CONFERENCE & EXHIBITION | 2ND OCTOBER 2018 | CENTRAL LONDON

CONFERENCE & EXHIBITION
2ND OCTOBER 2018 | CENTRAL LONDON

Lone Worker Safety: where does the Duty of Care lie?

In this blog Owen Miles Technical Director for Everbridge EMEA, one of our Key Sponsors gives us his views on the thorny issue of Duty of Care. Who is responsible for what and when?

One of the key discussion points at the 2018 Lone Worker Safety Expo will be around understanding the legal obligations for managing the health and safety of lone and vulnerable workers. Such awareness is crucial for employers given the fact that the jobs typically carried out by lone workers often carry an increased level of threat. For example, oil & gas workers, petrol station attendants operating 24-hour businesses, taxi drivers, home care nurses and telecoms engineers working in hazardous environments.

But what is the duty-of-care for ensuring the health and safety of lone workers and who is responsible? What are they responsible for and when? Legally, employers are responsible for the health, safety and welfare of all their employees while at work, regardless of location or environment. This extends to include safety contractors or self-employed people doing work for them.

Duty of Care also applies in the case of those working away on business travel and international staff operating in a foreign setting. In some instances, duty of care can also potentially extend to non-working hours, including travel, during social activities and over holiday periods.

Such regulations are codified in Statutory Law through the Health and Safety at Work Act 1974 (HASAWA), which created a self-regulatory model that presupposes there is work for businesses to do, with subsequent regulations directing how the goals of the Act should be achieved. Section 2 of the Act states that it is “the duty of the employer to ensure the health, safety and welfare of employees, so far as is reasonably practicable”, which applies from the time they leave home (unless travelling to their normal place of work).

The management of health and safety at work requires a suitable and sufficient assessment of risk and an ongoing record of any significant findings. These risk assessments must drive management decisions and behaviours across the whole organisation and provide assurances for lone worker employees and ideally anticipate future adverse events.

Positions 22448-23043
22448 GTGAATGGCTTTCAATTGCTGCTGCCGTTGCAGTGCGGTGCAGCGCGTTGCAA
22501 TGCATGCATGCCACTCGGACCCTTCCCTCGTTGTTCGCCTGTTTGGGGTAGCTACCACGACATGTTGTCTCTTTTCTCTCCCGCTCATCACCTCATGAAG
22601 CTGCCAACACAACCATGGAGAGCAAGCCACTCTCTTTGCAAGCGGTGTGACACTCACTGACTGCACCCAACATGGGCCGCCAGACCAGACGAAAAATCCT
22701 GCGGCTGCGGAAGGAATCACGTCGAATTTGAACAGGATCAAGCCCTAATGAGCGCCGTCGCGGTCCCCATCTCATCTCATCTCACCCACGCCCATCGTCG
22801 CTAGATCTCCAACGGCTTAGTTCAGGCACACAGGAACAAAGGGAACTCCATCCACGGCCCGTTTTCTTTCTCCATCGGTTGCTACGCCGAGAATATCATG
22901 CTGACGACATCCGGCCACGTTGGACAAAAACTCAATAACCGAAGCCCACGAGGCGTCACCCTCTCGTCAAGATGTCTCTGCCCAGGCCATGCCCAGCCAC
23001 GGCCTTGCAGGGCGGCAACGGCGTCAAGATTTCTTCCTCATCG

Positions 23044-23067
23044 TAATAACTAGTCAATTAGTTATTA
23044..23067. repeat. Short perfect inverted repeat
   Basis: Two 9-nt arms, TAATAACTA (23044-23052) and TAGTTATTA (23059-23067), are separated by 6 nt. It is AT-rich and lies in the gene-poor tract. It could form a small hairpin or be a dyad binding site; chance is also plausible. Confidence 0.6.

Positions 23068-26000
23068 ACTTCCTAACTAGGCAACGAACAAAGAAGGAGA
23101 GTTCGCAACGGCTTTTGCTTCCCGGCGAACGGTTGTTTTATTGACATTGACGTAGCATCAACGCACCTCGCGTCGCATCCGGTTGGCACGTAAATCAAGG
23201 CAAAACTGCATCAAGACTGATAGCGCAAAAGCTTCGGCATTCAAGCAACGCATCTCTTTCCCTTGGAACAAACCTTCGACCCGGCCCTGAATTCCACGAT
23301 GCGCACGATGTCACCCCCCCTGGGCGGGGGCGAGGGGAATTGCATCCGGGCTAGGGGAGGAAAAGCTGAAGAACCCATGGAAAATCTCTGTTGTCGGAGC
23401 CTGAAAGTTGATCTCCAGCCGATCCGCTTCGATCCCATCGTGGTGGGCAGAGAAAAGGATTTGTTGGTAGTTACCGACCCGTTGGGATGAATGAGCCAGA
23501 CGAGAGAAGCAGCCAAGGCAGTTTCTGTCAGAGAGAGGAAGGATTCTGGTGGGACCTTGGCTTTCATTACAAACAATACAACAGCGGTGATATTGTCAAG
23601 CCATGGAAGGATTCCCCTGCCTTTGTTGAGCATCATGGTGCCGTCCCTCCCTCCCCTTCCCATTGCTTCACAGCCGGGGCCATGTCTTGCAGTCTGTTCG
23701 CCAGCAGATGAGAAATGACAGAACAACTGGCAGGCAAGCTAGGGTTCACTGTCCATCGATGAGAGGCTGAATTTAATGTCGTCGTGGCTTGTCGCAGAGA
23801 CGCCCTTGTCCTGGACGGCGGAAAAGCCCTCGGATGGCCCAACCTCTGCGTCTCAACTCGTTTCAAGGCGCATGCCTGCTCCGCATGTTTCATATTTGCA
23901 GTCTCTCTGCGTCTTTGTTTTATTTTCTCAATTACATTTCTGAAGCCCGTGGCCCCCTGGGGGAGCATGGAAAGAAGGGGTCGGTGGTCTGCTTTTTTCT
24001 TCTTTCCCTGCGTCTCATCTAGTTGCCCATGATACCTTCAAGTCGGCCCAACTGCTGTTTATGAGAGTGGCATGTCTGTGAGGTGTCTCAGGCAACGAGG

One key way to help ensure the health and safety of lone workers is by enabling effective communications, which is an area Everbridge has specialised in for over 15 years. Such location-aware technology solutions enable employers to quickly find and communicate with lone workers at any time, regardless of their location.

For example, Everbridge’s Safety Connection tracks ‘static’ locations, ‘last-known’ locations and ‘expected’ locations to help determine where an employee is and what risks they may face there. Another useful tool Everbridge offers is the provision of an ‘always on’, emergency alert button. This offers a very effective way for lone workers encountering unexpected incidents to ask for help quickly and discreetly.

The Lone Worker Safety Expo will demonstrate just how much how lone worker wellbeing has moved up the priority list for businesses and the wider corporate agenda. However, with the number of lone and mobile workers only forecast to grow over the next few years, effective communications solutions will become more and more vital to a business’ continuity plan. We at Everbridge look forward to discussing this with you on 2nd October.

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